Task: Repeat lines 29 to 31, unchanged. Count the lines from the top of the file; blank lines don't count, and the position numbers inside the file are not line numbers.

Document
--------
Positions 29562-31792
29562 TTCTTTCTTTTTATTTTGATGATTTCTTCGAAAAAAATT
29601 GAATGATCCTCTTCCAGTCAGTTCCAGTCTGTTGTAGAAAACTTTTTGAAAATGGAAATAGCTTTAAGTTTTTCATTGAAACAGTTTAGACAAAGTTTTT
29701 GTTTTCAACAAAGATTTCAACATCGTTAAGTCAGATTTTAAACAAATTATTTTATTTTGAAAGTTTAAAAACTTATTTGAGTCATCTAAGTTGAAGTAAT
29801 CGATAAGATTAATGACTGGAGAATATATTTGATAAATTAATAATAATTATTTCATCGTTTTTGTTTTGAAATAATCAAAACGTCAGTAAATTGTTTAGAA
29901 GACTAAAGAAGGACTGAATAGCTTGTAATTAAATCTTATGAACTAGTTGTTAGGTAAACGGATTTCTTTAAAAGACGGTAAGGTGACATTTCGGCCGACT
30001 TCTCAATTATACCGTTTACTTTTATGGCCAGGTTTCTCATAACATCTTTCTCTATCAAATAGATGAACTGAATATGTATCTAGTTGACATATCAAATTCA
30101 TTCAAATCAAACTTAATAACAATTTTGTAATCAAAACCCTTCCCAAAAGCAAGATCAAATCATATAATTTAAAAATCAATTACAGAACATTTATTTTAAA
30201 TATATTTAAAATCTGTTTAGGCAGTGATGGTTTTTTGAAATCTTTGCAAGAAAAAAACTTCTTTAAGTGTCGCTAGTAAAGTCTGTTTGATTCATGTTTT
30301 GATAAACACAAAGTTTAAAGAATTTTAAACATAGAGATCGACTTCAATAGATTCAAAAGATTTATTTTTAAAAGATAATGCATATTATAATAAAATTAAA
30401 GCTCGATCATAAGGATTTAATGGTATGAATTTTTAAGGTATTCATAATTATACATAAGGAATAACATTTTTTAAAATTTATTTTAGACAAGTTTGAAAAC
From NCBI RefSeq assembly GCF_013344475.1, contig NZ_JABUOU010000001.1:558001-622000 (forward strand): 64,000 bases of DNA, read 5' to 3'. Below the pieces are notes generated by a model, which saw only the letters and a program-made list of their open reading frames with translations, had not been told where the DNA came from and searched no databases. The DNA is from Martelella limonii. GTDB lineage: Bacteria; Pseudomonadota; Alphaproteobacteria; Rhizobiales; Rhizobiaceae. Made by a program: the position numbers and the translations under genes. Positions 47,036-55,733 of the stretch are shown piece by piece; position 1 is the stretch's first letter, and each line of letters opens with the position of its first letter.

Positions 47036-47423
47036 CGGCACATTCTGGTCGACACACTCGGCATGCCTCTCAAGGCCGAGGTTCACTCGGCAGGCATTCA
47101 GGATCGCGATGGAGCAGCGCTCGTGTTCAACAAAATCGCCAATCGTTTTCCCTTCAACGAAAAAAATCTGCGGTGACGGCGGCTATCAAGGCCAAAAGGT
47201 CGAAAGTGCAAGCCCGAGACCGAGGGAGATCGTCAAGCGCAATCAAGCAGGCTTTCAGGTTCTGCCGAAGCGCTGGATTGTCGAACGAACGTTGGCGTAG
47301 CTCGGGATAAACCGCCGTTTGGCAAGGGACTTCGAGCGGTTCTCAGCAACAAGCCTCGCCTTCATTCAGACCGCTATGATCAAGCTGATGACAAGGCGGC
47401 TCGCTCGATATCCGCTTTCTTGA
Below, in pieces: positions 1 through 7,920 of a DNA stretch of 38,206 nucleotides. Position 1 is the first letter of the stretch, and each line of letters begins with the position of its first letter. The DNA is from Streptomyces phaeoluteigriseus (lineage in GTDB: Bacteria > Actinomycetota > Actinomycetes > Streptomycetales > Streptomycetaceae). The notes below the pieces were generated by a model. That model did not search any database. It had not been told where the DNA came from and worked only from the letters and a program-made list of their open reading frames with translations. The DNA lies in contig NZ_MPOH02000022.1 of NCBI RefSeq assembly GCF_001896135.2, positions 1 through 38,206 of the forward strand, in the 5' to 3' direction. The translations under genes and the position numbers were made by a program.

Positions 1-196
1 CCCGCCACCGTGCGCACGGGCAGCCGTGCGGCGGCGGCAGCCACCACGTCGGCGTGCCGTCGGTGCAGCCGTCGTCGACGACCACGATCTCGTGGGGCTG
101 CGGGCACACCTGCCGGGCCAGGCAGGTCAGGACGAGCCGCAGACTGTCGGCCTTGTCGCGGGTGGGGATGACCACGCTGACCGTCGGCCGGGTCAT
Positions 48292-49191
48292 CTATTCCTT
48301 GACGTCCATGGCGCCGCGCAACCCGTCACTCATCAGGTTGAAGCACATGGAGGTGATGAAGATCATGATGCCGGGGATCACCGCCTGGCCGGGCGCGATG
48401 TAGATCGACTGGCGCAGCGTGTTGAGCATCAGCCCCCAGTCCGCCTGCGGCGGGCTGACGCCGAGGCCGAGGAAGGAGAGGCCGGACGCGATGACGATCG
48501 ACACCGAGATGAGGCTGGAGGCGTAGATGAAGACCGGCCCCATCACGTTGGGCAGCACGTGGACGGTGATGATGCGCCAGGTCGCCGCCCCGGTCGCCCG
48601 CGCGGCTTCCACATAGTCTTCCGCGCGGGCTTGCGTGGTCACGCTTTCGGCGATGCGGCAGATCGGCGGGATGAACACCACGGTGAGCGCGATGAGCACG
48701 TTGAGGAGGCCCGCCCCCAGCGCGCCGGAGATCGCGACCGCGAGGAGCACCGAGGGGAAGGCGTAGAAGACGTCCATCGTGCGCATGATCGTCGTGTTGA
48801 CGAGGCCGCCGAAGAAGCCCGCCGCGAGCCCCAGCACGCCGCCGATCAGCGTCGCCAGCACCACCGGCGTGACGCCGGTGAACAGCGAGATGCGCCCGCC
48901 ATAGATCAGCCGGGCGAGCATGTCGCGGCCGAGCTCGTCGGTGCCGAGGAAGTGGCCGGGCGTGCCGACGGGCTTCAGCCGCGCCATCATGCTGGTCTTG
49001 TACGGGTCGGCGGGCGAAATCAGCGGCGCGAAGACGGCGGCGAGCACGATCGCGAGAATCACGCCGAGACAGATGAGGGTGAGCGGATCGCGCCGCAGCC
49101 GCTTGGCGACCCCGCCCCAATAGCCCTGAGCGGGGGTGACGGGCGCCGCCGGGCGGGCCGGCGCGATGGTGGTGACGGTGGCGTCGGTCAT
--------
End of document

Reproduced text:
48701 TTGAGGAGGCCCGCCCCCAGCGCGCCGGAGATCGCGACCGCGAGGAGCACCGAGGGGAAGGCGTAGAAGACGTCCATCGTGCGCATGATCGTCGTGTTGA
48801 CGAGGCCGCCGAAGAAGCCCGCCGCGAGCCCCAGCACGCCGCCGATCAGCGTCGCCAGCACCACCGGCGTGACGCCGGTGAACAGCGAGATGCGCCCGCC
48901 ATAGATCAGCCGGGCGAGCATGTCGCGGCCGAGCTCGTCGGTGCCGAGGAAGTGGCCGGGCGTGCCGACGGGCTTCAGCCGCGCCATCATGCTGGTCTTG